Never Before Seen Mineral Discovered Inside a Diamond
Calcium silicate perovskite, a mineral never seen before in nature, has been discovered inside a diamond formed deep in the earth’s mantle.
According to a study published in “Science” and quoted in The Scientific American, it is a rare find that may reveal “new information about the structure of the planet at depths of more than 660 kilometers” and help “geologists better understand how the mantle controls the earth’s plate tectonics.”
According to mineralogist Oliver Tschauner of the University of Nevada, Las Vegas, the sample of calcium silicate perovskite possibly formed between 660 and 900 km below the planet’s surface, and the mineral can only be formed under tremendous pressure. Although the mineral has been artificially created in a lab before, the chances of finding it in nature were thought to be extremely low.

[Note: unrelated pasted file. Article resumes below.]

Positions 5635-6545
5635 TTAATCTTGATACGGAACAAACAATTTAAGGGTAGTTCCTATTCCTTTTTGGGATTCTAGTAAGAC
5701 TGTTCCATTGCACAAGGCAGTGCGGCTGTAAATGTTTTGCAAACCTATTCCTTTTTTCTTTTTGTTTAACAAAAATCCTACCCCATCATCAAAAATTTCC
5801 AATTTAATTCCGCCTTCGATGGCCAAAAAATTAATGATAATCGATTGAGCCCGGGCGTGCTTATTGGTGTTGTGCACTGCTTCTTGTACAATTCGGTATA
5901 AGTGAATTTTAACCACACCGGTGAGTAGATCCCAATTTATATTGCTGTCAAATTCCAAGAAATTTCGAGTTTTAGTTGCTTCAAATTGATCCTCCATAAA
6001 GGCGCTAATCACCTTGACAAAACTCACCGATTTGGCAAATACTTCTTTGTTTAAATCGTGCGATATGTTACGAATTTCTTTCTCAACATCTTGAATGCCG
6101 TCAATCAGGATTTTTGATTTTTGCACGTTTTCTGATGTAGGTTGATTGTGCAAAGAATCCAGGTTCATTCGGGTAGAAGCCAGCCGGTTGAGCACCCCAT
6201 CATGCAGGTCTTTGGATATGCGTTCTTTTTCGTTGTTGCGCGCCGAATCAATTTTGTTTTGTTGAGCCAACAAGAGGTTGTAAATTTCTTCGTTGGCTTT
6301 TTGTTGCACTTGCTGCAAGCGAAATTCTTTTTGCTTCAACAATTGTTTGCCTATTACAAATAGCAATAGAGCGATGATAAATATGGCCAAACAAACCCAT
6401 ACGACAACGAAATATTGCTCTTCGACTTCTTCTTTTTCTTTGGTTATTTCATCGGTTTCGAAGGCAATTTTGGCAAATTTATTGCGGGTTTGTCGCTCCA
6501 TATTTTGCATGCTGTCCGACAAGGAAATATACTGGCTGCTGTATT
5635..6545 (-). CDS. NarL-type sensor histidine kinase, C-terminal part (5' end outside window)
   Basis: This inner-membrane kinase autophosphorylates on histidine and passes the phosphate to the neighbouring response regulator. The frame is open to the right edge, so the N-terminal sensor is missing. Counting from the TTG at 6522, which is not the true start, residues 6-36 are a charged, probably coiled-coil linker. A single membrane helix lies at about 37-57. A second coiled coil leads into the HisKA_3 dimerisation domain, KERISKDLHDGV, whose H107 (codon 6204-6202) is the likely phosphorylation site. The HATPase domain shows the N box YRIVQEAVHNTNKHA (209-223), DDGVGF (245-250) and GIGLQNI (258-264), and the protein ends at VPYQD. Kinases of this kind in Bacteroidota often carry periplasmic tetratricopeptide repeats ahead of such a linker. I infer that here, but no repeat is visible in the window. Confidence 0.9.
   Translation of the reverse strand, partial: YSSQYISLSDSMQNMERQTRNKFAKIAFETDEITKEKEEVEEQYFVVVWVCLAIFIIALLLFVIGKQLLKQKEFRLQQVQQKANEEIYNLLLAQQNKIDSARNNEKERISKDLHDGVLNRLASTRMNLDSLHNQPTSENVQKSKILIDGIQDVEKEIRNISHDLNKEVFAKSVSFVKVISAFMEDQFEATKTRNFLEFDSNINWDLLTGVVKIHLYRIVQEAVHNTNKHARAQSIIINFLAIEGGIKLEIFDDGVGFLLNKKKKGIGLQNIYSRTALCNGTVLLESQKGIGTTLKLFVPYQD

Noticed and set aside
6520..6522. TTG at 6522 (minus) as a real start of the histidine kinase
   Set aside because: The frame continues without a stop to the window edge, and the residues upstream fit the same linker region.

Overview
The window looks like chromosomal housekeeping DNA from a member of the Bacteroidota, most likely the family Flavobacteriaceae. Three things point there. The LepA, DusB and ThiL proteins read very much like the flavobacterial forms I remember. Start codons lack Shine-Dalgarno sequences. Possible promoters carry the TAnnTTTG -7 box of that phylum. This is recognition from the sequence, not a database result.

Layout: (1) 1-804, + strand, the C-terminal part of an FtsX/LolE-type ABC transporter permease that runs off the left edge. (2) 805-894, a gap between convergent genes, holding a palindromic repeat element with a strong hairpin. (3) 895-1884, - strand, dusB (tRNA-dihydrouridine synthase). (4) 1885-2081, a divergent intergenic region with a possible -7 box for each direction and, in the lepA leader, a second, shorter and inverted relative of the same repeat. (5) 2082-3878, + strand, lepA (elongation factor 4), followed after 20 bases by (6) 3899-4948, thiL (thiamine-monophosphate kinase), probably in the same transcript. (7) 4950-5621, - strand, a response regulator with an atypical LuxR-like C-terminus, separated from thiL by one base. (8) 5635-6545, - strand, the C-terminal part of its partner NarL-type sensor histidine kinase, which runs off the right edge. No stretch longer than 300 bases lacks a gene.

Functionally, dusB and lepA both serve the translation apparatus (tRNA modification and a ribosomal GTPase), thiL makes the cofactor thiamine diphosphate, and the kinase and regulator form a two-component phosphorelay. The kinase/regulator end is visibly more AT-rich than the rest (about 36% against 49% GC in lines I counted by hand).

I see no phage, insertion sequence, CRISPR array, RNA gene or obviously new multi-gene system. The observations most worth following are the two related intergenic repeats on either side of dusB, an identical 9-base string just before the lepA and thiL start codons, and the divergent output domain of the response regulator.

It was a surprise, then, when Tschauner and his colleagues found three minuscule specks of calcium silicate perovskite inside a diamond from the Orapa mine in Botswana. According to the report, this version of calcium silicate “had a telltale cubic crystal structure that marked it as different” from other versions of the mineral. Tschauner and his colleagues named the new mineral “davemaoite,” after geologist Ho-Kwang “Dave” Mao.
After X-raying the specks of davemaoite to analyze the inclusions and then drilling into two of them with a laser, they found the davemaoite contained “a surprisingly high amount of potassium”, which “hints at a global ‘conveyor belt’ that circulates elements between the crust and deep mantle.” This discovery, as well as other hypotheses that arise from the find, open up “an area of study that is only just becoming possible.”
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